So loving others is a powerful way to love God. But there are some other commandments that deal with loving God directly. The first is “I am the Lord your God; you shall have no other gods but me.” God commands us not to bend our knees to anything or anyone else. And I want to suggest that if we obey that one command all the others fall into place. It’s only when we make something more important than God that we start to do things like steal, kill, lie, or cheat. If we love God we will speak his name with honor and we will live in such a way that brings honor to his name.

There’s one more commandment I haven’t mentioned yet, and that is: Remember the Sabbath day and keep it holy. God says through Moses:

Six days you shall labor and do all your work. 10 But the seventh day is a Sabbath to the LORD your God; you shall not do any work– you, your son or your daughter, your male or female slave, your livestock, or the alien resident in your towns. (Exodus 20:9-10)

The longer I live, and the more I read God’s word, the more important this commandment becomes in my mind and in my heart… and here’s why: when Jesus says “love your neighbor as yourself” his words assume that we love ourselves. It’s impossible to love your neighbor without loving yourself. If your love-tank (so to speak) is empty, you’ve got nothing to give. Keeping the Sabbath is the one commandment that falls almost exclusively into the category of loving yourself.

When we work our fingers to the bone we’re not loving ourselves. When we’re running around trying to make this appointment and that meeting and this ball game over here and that event over there – we’re running ourselves ragged, and that’s not loving ourselves. God gave us a beautiful gift in the Sabbath. The Sabbath is not just about Sunday morning church – the Sabbath in Moses’ day was understood as a full day off, 24 hours from sundown to sundown, when God’s people have God’s permission to say “no” to the demands of the world and “yes” to rest and re-creation. A time to turn off all the noise that demands our attention and enjoy family, friends, nature, books, art, music… and prayer. All the things that make life worth living. Keeping the Sabbath can sometimes take a little creativity when we mix it with our modern schedules, but that’s OK. Your Sabbath can be Wednesday if that’s your day off. The important thing is to give ourselves the same permission God gives us to stop and rest once a week.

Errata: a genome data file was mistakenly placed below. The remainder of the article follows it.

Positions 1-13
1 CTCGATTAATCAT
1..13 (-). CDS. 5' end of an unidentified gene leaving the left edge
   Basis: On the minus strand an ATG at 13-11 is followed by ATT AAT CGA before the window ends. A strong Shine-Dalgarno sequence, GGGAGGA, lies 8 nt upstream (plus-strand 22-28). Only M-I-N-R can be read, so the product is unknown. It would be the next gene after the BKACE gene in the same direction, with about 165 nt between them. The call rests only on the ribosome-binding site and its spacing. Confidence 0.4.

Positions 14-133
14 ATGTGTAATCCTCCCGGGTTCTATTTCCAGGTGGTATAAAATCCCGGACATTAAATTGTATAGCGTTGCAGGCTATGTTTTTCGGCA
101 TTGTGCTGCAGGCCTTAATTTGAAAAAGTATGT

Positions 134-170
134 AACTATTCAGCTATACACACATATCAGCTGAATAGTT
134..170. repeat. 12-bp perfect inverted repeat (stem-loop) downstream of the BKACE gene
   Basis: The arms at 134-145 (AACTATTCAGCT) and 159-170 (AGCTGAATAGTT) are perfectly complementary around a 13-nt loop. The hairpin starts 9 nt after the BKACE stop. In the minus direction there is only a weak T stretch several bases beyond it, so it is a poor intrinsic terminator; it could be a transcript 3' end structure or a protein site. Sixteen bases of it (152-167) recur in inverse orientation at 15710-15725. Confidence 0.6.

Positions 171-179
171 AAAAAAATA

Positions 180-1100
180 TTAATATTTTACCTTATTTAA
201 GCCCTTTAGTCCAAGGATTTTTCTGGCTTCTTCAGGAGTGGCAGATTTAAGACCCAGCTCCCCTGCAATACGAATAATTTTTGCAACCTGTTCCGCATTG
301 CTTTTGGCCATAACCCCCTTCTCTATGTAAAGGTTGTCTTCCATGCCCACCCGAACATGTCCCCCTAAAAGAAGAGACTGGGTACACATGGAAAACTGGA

Which leads us to my third point – loving God means seeking to understand things from God’s point of view. Why is it that loving others and loving ourselves is a way of loving God? Because we are God’s creations, God’s handiwork. When we care for what God has made, we show our respect and care for God. It just makes sense. For example, if I plant a garden, and someone walks through that garden with me and bends over to smell the flowers and remarks on how beautiful it is, that person is loving and respecting me. But if someone throws trash in my garden or tears up the plants I worked so hard to grow, that person doesn’t love me. And it’s the same with God. If we love what God has made, we honor God.